An article by Laura Kriefman, CEO & Artistic Director, Barbican Theatre, Plymouth.
Image: Barbican CEO & Artistic Director, Laura Kriefman, directing our Neon Romance BBC Arts film commission at Smeatharpe Stadium (Oct 2021)
I started as CEO of Barbican Theatre, Plymouth 4 days before the first lock-down. The ludicrous situation and the decimation of our income created a permission for change within my organisation, board and city that has been immense. My team has been so committed, brave and provocative in their desire to work and walk in line with their morals, values and ethics in everything we do. We started to really see this working when we compiled our Covid 19 Impact Report.
This summer, now as the CEO and AD, still enjoying a turnover reduced by a third, I am increasingly disillusioned because I am hearing a lot of excuses being made across the industry suggesting that ‘change isn’t possible’.
I have written this article, from my heart, to prove otherwise.
It was always MY responsibility to present things in a way that makes it easy for my team and my board to change direction. The We Mean Business Coalition has been leading the way on this for years- providing the evidence that CEO/ COO/ CTO’s need to be able to advocate to commercial shareholders the environmental and financial imperative for dramatic business change. I applied the same principles in my first month when presenting a brand new 3 year business plan building on a 53% reduction in turnover. I will not, personally, forgive you for not being bothered to change your direction of travel.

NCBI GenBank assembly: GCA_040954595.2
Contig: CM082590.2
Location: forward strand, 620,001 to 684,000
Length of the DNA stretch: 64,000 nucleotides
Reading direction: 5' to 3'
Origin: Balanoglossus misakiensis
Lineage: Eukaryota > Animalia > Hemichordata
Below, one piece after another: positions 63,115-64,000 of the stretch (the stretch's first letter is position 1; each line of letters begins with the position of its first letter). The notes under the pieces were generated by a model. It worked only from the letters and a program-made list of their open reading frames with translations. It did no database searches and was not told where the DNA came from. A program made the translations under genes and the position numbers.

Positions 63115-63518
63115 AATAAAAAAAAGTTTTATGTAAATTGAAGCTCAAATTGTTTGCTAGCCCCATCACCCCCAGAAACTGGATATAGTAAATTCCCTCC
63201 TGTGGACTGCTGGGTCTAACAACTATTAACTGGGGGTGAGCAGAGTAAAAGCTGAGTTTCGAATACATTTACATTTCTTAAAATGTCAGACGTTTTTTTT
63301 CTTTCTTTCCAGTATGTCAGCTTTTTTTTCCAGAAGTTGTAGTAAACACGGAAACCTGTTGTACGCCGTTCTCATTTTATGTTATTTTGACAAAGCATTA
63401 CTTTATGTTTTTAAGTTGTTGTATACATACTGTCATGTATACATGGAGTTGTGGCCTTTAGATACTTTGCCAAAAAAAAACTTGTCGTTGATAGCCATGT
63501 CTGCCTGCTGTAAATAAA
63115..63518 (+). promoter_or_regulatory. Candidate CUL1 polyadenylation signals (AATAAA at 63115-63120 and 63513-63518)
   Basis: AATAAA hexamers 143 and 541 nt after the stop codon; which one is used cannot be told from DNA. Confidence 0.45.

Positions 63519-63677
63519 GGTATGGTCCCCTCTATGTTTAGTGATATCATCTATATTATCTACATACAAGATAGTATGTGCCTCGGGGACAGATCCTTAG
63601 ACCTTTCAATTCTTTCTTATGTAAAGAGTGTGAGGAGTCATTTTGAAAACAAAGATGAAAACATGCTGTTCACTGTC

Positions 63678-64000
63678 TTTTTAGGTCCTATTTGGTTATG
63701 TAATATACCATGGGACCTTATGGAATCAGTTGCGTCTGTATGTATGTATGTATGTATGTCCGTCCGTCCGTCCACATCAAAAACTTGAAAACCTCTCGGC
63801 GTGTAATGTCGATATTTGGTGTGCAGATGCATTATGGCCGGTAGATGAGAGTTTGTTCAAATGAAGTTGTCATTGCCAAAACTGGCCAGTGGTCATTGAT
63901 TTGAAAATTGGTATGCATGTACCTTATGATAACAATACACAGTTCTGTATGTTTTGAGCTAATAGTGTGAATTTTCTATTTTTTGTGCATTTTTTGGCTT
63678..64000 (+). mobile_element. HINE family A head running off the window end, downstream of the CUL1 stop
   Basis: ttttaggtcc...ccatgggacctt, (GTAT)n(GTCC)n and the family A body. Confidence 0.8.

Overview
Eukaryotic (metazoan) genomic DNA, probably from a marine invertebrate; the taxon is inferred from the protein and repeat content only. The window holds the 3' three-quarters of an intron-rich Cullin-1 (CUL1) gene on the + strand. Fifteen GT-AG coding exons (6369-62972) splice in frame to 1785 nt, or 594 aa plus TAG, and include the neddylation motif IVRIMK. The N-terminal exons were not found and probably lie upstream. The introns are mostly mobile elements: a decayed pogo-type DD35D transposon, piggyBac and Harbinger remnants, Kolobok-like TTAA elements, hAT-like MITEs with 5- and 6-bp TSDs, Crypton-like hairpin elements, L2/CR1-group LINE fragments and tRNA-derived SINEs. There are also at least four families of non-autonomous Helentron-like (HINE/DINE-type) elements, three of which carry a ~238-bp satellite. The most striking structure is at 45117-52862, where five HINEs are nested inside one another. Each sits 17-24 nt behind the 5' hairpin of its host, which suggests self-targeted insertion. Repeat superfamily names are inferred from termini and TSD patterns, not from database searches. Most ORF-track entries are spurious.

We have been running a fully accessible and inclusive recruitment process across all roles at Barbican Theatre since spring 2021, based on the epic, open and honest leadership provided by the Watershed (and many other organisations). We have seen a dramatic shift in applicants for all roles including board recruitment (65% Female/ non-binary, 36% from the LGBTQI+ community, over 50% under 30, 20% world-majority, 27% identifying as having a disability).
It’s much more labour intensive for us - and we have had to give ourselves way more time to assess applications than we originally anticipated. However - that’s a great thing, as it means we hear more regularly, and honestly what people think about us as an organisation. If we slow down in anticipation of the quality of the interaction - the opportunity to meet and talk to new people who are excited by Barbican Theatre we are honouring their potential. Without fail we have had exceptional candidates who are not confident yet in conveying their strengths on paper but who have wowed us with their insights.
If you’re not doing these things as a minimum - I don’t think you are committed to change.
After successfully embedding inclusive recruitment practices into the Barbican, I encouraged two other NPO’s in Plymouth to use the methodology for a joint board recruitment campaign. I have ten new Board Members (because I couldn’t turn down such a brilliant set of new voices to help strengthen our future). Over the next three years we want under 30 yr olds to make up 50% of our board (check out Contact in Manchester and Rising Arts and Leaders Unlocked for their leadership in this area). It’s a joy to be creating a pipeline, and to be supporting young leadership growth across a range of initiatives - from young creative leadership support, mentorships to training opportunities.